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Town and municipality
Coat of arms of Nevesinje
Coat of arms
Location of Nevesinje within Republika Srpska
Location of Nevesinje within Republika Srpska
Coordinates: 43°26′N 18°11′E / 43.433°N 18.183°E / 43.433; 18.183Coordinates: 43°26′N 18°11′E / 43.433°N 18.183°E / 43.433; 18.183
Country Bosnia and Herzegovina
Entity Republika Srpska
Geographical region East Herzegovina
Boroughs 56 (1991.)
 • Mayor Milenko Avdalović (SNSD)
 • Municipality 877.08 km2 (338.64 sq mi)
Population (2013 census)
 • Town 5,464
 • Municipality 12,961
 • Municipality density 15/km2 (38/sq mi)
Time zone CET (UTC+1)
 • Summer (DST) CEST (UTC+2)
Area code(s) 59

Nevesinje (Serbian Cyrillic: Невесиње) is a town and municipality located in Republika Srpska an entity of Bosnia and Herzegovina. As of 2013, the town has a population of 5,464 inhabitants, while the municipality has 12,961 inhabitants.

Geography and climate[edit]


The municipality of Nevesinje is located in southern part of Bosnia and Herzegovina. This mountaneus municipality covers 1,040 km2 (402 sq mi) and average elevation is 860 m above the sea level. A large Karst plain dominates the municipality.


The annals of the Patriarchal Monastery of Peć mentioned Nevesinje in 1219, which is the earliest appearance of Nevesinje in preserved historical sources. The župa (county) of Nevesinje was held by Serbian prince Stefan Konstantin between 1303–06.[1][2]

The region was under the rule of different medieval lords until the end of the 15th century. The most significant ruler of Nevesinje from this period was Stjepan Vukčić Kosača, known as Herceg Stefan. The whole land Hercegovina was named after him. His lands were under the constant threat from advancing Turkish forces in the 15th century. Hercegovina, and thus Nevesinje were gradually incorporated into the Turkish Empire by the first quarter of the 15th century (1422).

Under the Ottoman Empire, Nevesinje was mostly part of Bosnian Pashaluk and was a seat of a qadi. The Great Eastern Crisis was ignited at Nevesinje, with the outbreak of the Herzegovinian rebellion of 1875-78 when Serbs of the region rebelled against Turkish tax collectors. The rebellion soon spread to the rest of Herzegovina and to Bosnia and other parts of the Ottoman Empire.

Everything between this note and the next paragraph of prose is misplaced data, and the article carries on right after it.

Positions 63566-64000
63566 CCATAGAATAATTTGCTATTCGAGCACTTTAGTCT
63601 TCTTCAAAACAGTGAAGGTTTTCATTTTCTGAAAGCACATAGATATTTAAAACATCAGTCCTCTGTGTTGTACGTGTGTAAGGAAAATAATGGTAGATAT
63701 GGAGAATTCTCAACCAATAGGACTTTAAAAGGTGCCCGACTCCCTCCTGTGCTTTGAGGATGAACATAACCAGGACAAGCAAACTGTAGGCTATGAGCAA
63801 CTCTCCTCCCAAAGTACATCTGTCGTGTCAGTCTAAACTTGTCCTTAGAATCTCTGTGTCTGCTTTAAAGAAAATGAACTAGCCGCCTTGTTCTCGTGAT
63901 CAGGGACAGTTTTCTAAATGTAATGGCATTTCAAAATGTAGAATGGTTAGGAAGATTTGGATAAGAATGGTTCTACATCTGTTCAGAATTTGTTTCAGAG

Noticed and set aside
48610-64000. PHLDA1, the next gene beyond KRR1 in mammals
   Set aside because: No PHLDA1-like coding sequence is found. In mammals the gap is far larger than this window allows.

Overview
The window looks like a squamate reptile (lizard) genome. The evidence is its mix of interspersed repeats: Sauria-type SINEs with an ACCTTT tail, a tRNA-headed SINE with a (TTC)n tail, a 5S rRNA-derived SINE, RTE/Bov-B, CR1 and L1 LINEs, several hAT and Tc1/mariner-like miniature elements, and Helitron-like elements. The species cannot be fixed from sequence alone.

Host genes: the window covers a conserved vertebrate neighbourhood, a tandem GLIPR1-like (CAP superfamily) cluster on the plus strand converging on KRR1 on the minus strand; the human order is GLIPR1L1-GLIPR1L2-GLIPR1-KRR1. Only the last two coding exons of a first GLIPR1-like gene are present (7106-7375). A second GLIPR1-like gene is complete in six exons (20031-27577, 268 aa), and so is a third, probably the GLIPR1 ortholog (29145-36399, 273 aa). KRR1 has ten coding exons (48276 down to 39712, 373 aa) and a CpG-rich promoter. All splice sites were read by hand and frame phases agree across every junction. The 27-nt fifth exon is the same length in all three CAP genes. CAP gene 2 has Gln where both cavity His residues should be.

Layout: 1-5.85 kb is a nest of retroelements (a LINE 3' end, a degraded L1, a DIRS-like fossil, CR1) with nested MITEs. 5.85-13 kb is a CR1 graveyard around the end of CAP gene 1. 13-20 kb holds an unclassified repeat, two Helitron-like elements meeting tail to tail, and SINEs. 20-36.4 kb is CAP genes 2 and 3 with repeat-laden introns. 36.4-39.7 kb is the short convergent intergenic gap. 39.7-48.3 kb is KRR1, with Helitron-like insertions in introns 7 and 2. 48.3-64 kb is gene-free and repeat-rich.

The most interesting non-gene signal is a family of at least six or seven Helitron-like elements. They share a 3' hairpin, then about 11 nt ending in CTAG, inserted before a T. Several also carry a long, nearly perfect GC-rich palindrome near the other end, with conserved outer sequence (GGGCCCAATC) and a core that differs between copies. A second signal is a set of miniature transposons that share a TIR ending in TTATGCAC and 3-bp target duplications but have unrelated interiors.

Neighbouring states, Serbia, Montenegro and Bulgaria got involved in the conflict which in turn pulled in great powers of the time. The conflict ended with Congress of Berlin in 1878 and the province of Bosnia and Herzegovina was placed under the administration of Austria-Hungary. At the same time Romania, Serbia and Montenegro were declared independent principalities.


Aside from the town of Nevesinje, there are 55 other settlements that comprise the municipality:


Historical population
YearPop.±% p.a.

Ethnic groups[edit]

The ethnic composition of the municipality:

year of census total Serbs Muslims Croats Yugoslavs others
~2013~ 12 961 12 353 (95,31%) 533 (4,112%) 28 (0,216%) - 47 (0,363%)
~1991~ 14,448 10,711 (74.13%) 3,313 (22.93%) 210 (1.45%) 123 (0.85%) 91 (0.62%)
~1981~ 16,326 11,587 (70.97%) 3,853 (23.60%) 276 (1.69%) 521 (3.19%) 89 (0.54%)
~1971~ 19,333 14,479 (74.89%) 4,370 (22.60%) 384 (1.98%) 28 (0.14%) 72 (0.37%)

The ethnic composition of the town of Nevesinje:

year of census total Serbs Muslims Croats Yugoslavs others
~1991~ 4,068 3,247 (79.81%) 634 (15.58%) 39 (0.95%) 104 (2.55%) 44 (1.08%)


Nevesinje has a bus station and daily buses head from Nevesinje to Podgorica, Montenegro via the towns Gacko, Bileća and Trebinje within Bosnia and Herzegovina, and Nikšić and Danilovgrad within Montenegro. Local buses link the town with Mostar. The town also has direct buses to Dubrovnik and Belgrade.

Notable people[edit]


  1. ^ Ljubo Mihić (1975). Ljubinje sa okolinom. Dragan Srnic. p. 117. 
  2. ^ Obrad Mićov Samardžić; Mirjana Samardžić; Saša Samardžić; Aleksandra Samardžić (2006). Svadbe i pogrebni običaji pravoslavnih u Nevesinju. Čigoja štampa. p. 11. први познати господар жупе Невесиње спомиње се Константин Немањић (1303-1306)